Going Once… Going Twice… Sold to Technology!

Ever wonder how the world's most prestigious and mysterious operations might be disrupted by technology? Walk into the infamous art auction house, Sotheby's, and see how the oldest stock on the NYSE has altered its business to keep up with the times!

Going once, going twice… SOLD! Art auctions are synonymous with red velvet ropes, infamous auctioneer podiums, and gilded posh auction rooms full of beautiful artwork.  Can this truly be a thing of the past?  In recent years, technology has disrupted, and ultimately been incorporated into, the art auction business at Sotheby’s.

Painting a picture of Sotheby’s operations


Source: http://www.newsoftheartworld.com/wp-content/uploads/sites/4/2015/01/impressionist_n09035-jpg-webrend-2000-11251.jpeg

Sotheby’s is one of the two largest premier auction houses in the world, rivaled only by Christie’s.  Founded in London in 1744, it served as the hallmark of art auctions catered to the privileged class for the better part of three decades.  To give a sense for how intertwined “tradition” is with Sotheby’s, just consider that Sotheby’s is the oldest company traded on the NYSE.  Auctions are typically held twice a year, exclusively in New York, but buyers can be geographically located anywhere so long as an in-person representative is present in the room [1].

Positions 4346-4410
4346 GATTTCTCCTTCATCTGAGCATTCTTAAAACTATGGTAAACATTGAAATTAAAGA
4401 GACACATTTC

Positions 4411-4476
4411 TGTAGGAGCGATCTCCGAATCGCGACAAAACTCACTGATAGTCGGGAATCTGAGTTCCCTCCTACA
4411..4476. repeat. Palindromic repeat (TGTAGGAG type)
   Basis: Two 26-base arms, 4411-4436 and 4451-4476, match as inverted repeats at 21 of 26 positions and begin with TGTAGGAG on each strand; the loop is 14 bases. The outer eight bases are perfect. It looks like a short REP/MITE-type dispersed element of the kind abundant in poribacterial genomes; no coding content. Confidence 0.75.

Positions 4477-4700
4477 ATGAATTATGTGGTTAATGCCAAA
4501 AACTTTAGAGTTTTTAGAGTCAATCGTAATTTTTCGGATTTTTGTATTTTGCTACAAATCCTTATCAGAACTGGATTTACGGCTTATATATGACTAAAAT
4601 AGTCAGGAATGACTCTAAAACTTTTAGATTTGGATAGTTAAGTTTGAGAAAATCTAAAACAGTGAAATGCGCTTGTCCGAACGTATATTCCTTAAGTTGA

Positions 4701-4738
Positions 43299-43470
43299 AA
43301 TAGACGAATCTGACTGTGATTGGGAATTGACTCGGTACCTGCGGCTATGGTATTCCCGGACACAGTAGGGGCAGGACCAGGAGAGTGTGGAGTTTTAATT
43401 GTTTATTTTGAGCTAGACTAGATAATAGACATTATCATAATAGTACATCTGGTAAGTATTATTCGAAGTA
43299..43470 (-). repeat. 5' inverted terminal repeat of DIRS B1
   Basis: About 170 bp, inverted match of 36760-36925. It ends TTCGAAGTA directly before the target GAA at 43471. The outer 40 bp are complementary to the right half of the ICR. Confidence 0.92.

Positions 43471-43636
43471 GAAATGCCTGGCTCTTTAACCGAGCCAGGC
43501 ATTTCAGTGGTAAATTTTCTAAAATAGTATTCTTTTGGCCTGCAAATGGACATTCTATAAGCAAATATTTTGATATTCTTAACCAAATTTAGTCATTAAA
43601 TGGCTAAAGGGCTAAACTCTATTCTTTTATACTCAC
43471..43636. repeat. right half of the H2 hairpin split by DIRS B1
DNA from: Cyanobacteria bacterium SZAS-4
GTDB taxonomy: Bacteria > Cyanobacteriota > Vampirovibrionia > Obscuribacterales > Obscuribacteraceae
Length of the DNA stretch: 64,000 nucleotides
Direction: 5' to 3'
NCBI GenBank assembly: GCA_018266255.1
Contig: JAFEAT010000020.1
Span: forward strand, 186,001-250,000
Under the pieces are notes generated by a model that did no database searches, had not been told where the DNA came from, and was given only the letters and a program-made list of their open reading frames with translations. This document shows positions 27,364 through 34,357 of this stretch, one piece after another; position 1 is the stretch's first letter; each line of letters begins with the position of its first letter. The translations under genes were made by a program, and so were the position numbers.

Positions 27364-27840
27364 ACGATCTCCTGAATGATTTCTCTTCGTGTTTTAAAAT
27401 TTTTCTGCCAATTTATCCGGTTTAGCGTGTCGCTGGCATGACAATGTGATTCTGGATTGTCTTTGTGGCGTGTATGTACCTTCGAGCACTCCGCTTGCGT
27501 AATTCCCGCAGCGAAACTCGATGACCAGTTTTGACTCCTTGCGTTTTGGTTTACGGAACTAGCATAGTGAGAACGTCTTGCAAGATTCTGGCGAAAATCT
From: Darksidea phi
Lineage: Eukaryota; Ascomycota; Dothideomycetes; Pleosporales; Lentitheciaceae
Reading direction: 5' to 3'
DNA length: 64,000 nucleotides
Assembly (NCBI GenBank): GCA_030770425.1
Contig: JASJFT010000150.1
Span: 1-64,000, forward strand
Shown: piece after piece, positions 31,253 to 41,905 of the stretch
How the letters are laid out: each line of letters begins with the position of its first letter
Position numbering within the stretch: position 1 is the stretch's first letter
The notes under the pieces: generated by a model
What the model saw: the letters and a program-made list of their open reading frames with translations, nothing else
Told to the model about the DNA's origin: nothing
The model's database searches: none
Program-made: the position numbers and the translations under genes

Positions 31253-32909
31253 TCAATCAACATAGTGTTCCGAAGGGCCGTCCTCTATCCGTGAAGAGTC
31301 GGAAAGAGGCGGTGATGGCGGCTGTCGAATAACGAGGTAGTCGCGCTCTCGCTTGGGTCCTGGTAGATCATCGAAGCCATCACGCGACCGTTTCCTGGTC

An example of traditional operations is:

  • Send out personal invitations to “pre-screen” art pieces in-person prior to bidding (art gallery style)
  • Hire an auctioneer to “perform” for the clients. Ultimately, the auctioneer plays a large part in the auction experience, functioning almost as a theatrical persuader to excite the audience and encourage competition
  • Holding an in-person bidding lasting 1.5 hours in a Sotheby’s auction room where either the buyer or a buyer’s representative bids

Notably, this is how auctions have been held (with minor tweaks) for decades.

The Landscape: Bold Strokes on a White Canvas